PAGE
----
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What is Solar Power Energy?

Jessica Ellis
By
Updated May 17, 2024
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Solar power energy is the result of running absorbed sunlight through a system designed to create electrical currents or transfer heat. As one of many renewable energy sources being explored in the 21st century, many experts believe that solar power energy has the potential to be a major factor in the replacement of unsustainable fossil fuel use. Solar power energy is already in use around the globe, quietly taking clean, plentiful energy from the sun and using it to heat and power gadgets, homes, businesses and even whole communities.

There are two main forms of solar power energy: thermal and photovoltaic. Both uses are currently the subject of much research and discovery in the advent of global warming and a vanishing supply of fossil fuels. The renewable energy available from the sun can be processed to do just about anything that other forms of heat and electricity can manage. Since the sun is a fairly reliable source of energy in sunnier places, this makes solar power energy a key player in the future of energy technology and use.

Thermal solar power energy is used to generate heat. Commonly found in solar-heated pools, water heaters, and home heating systems, thermal energy works by absorbing heat from the sun and transferring it to another medium. A basic thermal power system used for water heaters consists of absorbent solar panels connected to tubes in which liquid or antifreeze can circulate. As the sun heats the panels, the panels in turn heat the circulating water, which then can transfer the heat to household water. In solar pools, small discs can sit on the surface of the water, absorbing sunlight and transferring the heat to the pool water.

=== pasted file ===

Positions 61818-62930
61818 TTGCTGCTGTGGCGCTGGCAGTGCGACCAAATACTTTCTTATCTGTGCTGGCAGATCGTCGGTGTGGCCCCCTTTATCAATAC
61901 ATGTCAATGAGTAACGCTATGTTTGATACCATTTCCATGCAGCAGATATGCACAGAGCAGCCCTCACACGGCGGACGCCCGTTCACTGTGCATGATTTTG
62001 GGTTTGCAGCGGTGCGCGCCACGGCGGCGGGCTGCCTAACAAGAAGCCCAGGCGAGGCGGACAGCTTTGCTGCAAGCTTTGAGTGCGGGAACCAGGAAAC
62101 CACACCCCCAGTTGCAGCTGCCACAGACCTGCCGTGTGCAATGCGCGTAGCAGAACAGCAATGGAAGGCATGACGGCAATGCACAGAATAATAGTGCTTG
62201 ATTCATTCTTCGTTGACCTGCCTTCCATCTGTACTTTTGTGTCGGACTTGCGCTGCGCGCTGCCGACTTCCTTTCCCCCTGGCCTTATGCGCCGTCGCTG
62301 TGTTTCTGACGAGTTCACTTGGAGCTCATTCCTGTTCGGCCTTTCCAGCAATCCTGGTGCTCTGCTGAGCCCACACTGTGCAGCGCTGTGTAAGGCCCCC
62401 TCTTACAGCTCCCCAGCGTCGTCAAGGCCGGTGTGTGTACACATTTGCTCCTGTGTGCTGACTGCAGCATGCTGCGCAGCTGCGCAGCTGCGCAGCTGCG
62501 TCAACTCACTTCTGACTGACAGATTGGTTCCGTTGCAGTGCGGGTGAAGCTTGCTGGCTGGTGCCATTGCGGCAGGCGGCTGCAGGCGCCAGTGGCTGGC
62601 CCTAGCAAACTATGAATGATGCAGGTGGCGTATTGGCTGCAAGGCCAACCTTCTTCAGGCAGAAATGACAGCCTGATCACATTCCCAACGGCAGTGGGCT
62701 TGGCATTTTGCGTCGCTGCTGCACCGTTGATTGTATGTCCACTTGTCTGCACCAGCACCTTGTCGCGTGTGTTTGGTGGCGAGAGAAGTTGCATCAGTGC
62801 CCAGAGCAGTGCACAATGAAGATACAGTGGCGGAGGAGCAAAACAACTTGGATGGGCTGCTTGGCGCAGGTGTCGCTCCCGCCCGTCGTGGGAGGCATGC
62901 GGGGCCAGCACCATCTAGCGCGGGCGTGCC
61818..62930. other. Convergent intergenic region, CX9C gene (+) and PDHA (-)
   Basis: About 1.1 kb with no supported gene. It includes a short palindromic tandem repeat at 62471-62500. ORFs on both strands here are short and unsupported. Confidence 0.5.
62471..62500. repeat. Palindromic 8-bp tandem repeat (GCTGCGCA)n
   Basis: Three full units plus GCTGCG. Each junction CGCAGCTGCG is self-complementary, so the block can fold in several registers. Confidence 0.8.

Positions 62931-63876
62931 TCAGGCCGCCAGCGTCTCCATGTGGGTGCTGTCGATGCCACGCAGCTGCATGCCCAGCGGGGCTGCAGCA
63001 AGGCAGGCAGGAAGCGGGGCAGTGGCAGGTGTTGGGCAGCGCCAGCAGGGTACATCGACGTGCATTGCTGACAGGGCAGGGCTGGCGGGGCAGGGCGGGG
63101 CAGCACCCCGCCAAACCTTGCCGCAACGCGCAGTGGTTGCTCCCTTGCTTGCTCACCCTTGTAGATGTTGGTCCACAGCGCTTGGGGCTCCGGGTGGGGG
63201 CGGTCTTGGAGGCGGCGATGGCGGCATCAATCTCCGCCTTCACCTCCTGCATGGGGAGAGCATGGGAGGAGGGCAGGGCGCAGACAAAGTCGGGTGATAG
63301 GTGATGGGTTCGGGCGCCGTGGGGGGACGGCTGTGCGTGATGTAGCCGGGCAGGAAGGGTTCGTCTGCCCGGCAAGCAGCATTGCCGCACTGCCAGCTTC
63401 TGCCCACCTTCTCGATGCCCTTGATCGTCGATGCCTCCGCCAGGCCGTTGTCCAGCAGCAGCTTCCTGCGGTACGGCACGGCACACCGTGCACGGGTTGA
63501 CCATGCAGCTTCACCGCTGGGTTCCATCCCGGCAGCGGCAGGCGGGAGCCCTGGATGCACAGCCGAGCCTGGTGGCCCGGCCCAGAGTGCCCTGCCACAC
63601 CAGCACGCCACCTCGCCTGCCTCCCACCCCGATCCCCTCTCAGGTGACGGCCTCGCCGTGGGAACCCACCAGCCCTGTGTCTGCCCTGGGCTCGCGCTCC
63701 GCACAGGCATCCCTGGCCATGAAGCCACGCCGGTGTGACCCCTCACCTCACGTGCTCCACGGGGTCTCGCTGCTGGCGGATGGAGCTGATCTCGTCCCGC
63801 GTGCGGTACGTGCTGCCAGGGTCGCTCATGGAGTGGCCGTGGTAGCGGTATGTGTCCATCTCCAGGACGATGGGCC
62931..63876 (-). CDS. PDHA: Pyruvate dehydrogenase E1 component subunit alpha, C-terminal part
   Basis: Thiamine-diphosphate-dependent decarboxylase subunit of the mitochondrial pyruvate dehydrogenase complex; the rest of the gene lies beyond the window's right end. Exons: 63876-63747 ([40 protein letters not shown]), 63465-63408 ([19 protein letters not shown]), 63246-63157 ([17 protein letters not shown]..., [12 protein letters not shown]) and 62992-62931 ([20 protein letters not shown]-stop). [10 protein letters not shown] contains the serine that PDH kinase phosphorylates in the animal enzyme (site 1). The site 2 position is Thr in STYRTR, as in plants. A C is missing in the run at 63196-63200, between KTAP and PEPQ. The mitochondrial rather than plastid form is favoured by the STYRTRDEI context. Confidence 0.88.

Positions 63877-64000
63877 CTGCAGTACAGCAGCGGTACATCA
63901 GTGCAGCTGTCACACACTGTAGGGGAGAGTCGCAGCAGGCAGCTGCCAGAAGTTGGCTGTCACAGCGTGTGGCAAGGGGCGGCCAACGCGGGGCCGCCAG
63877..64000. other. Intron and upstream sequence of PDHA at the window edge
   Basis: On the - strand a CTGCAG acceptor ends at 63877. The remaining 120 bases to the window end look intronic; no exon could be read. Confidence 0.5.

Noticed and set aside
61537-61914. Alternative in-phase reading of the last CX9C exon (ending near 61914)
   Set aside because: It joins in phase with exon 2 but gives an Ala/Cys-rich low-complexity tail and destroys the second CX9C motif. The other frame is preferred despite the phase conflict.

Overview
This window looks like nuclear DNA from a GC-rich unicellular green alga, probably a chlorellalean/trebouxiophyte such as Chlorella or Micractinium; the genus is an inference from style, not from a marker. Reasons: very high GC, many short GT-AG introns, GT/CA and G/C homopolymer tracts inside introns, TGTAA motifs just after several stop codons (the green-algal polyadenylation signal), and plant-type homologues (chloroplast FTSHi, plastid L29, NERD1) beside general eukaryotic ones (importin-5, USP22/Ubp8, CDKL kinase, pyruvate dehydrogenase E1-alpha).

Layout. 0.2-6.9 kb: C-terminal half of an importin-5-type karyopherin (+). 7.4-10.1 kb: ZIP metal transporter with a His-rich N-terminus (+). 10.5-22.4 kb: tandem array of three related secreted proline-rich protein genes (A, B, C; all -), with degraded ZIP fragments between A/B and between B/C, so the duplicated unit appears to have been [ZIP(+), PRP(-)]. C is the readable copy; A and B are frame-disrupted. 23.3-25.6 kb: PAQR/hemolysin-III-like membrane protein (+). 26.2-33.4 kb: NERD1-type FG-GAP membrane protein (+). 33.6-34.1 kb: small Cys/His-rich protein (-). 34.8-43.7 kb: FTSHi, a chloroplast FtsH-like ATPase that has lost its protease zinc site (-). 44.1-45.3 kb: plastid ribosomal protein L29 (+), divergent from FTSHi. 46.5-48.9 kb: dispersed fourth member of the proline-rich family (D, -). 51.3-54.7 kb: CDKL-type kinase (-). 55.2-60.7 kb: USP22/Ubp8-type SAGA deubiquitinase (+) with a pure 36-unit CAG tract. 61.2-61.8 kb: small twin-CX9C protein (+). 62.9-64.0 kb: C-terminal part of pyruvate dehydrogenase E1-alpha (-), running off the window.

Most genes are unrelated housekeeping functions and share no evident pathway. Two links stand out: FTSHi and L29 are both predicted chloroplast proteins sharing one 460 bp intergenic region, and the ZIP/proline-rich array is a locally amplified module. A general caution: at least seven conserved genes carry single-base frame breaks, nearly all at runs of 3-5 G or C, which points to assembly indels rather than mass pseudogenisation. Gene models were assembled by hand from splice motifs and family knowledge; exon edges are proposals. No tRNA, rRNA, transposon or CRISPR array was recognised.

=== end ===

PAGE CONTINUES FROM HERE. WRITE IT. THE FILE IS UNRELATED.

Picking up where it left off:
For more expansive solar power energy production, photovoltaic systems come into play. Photovoltaic systems convert sunlight into energy through the use of solar panels. When sunlight hits the panels, electrons in the panel material rise to an excited state and bounce off additional panel layers. The action of the electrons creates an electrical current, which can then be channeled through an inverting system and used just like any other electricity.

It is a common mistake to think that photovoltaic-generated energy can only be used while the sun is out. In fact, most photovoltaic systems use batteries that can store solar energy throughout the day, allowing it to be used even when the sun is not out. Photovoltaic solar power energy is an important technology, as it requires sunlight rather than heat. This means that cooler climates can still generate solar power as long as they receive sufficient light from the sun.

Although solar energy is rapidly gaining in popularity, it still remains a relatively minor source of the world's power. Some countries, such as Spain, Japan, Australia and the United States, are making strong efforts to incorporate photovoltaic systems into large-scale power grids to reduce fossil fuel use. Yet small scale solar grids are also becoming popular installation in new and retrofitted homes. In the United States alone, some estimates suggest that over 10,000 homes are now largely or completely run on solar power energy.

WiseGeek is dedicated to providing accurate and trustworthy information. We carefully select reputable sources and employ a rigorous fact-checking process to maintain the highest standards. To learn more about our commitment to accuracy, read our editorial process.
Jessica Ellis
By Jessica Ellis , Writer
With a B.A. in theater from UCLA and a graduate degree in screenwriting from the American Film Institute, Jessica Ellis brings a unique perspective to her work as a writer for WiseGeek. While passionate about drama and film, Jessica enjoys learning and writing about a wide range of topics, creating content that is both informative and engaging for readers.

Discussion Comments

By anon50874 — On Nov 01, 2009

i found this article very interesting!

Jessica Ellis

Jessica Ellis

Writer

With a B.A. in theater from UCLA and a graduate degree in screenwriting from the American Film Institute, Jessica Ellis...
Learn more
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